- Subject index
Dying is a social as well as physiological phenomenon. Each society characterizes and, consequently, treats death and dying in its own individual ways—ways that differ markedly. These particular patterns of death and dying engender modal cultural responses, and such institutionalized behavior has familiar, economical, educational, religious, and political implications. The Handbook of Death and Dying takes stock of the vast literature in the field.
Chapter 38: The Abortion Issue: In the United States
The Abortion Issue: In the United States
On his second full day as president of the United States, George W. Bush took swift action to restrict U.S. funds to international family planning groups involved in abortion. He vowed to protect “every person at every stage and season of life,” reversing the Clinton administration's policy of providing unrestricted family planning aid. On the same day, Bush also gave the following written statement to marchers observing the anniversary of the U.S. Supreme Court's decision that legalized abortion:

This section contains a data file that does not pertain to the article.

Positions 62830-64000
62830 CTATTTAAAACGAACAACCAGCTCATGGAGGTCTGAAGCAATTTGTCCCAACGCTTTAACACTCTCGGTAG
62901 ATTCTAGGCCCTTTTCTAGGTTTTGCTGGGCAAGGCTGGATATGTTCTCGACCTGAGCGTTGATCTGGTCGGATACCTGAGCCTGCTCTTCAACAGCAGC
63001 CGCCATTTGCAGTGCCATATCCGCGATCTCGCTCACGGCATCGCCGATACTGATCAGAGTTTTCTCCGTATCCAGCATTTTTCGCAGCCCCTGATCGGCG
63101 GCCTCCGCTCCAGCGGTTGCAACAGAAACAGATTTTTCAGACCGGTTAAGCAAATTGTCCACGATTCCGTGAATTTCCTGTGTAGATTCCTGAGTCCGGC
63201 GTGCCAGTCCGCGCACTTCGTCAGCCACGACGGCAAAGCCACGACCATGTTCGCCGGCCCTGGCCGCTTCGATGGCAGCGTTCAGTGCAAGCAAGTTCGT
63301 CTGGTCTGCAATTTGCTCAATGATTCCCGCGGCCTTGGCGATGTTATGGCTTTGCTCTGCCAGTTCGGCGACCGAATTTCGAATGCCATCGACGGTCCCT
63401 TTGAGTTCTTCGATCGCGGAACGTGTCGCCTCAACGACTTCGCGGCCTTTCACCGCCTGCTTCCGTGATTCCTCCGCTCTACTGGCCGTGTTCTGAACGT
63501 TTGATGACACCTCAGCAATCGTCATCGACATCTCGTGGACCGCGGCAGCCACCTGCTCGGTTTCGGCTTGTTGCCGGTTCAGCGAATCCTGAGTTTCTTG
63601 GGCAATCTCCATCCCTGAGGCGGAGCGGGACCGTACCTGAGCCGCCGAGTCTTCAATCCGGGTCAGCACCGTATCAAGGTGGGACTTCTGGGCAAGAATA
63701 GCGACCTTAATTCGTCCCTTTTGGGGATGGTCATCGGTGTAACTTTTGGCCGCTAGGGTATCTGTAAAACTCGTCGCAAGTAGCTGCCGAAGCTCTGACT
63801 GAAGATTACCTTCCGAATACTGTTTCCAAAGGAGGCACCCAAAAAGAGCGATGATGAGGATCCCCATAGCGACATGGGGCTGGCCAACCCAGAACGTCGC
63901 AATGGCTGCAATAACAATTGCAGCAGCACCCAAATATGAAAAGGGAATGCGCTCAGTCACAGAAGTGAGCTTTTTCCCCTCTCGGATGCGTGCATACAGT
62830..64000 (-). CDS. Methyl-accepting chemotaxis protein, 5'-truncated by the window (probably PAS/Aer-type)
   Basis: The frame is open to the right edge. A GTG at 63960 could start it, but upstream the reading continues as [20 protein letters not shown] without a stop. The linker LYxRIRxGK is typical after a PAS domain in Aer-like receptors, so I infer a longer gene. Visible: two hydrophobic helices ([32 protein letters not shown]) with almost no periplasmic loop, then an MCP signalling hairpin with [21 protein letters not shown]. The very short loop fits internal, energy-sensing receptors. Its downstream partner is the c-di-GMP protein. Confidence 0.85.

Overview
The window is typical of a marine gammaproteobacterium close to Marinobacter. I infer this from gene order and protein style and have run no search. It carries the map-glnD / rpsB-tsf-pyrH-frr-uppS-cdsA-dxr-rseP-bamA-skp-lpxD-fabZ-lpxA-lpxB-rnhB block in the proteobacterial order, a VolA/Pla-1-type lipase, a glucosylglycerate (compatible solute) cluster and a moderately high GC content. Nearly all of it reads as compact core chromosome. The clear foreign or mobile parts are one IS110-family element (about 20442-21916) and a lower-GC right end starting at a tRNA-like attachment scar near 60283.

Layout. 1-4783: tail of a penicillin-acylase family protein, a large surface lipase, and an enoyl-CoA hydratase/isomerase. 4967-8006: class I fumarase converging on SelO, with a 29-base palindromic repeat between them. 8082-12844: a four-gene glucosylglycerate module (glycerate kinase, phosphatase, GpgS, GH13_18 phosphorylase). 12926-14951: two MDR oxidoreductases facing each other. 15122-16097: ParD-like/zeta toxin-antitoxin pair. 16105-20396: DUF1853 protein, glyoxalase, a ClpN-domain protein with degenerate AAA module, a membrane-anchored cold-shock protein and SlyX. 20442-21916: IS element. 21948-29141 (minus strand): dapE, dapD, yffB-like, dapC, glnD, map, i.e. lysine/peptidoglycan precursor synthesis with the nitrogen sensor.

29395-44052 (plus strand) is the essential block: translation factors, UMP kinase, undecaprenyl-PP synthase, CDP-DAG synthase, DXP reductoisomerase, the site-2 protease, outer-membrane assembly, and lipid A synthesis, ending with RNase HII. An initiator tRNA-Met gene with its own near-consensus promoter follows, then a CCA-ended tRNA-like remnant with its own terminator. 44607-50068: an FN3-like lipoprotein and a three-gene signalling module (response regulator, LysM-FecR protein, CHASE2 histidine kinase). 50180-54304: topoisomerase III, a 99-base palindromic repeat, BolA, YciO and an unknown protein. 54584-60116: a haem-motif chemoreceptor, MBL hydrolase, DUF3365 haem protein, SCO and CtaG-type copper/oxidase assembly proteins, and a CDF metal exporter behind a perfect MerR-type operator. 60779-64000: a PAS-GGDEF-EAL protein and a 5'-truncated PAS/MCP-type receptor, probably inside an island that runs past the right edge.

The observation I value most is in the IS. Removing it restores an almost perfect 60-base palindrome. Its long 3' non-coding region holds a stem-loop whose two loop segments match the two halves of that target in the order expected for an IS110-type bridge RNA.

The promises of our Declaration of Independence are not just for the strong, the independent or the healthy. They are for everyone, including unborn children. We share a great goal, to work toward a day ...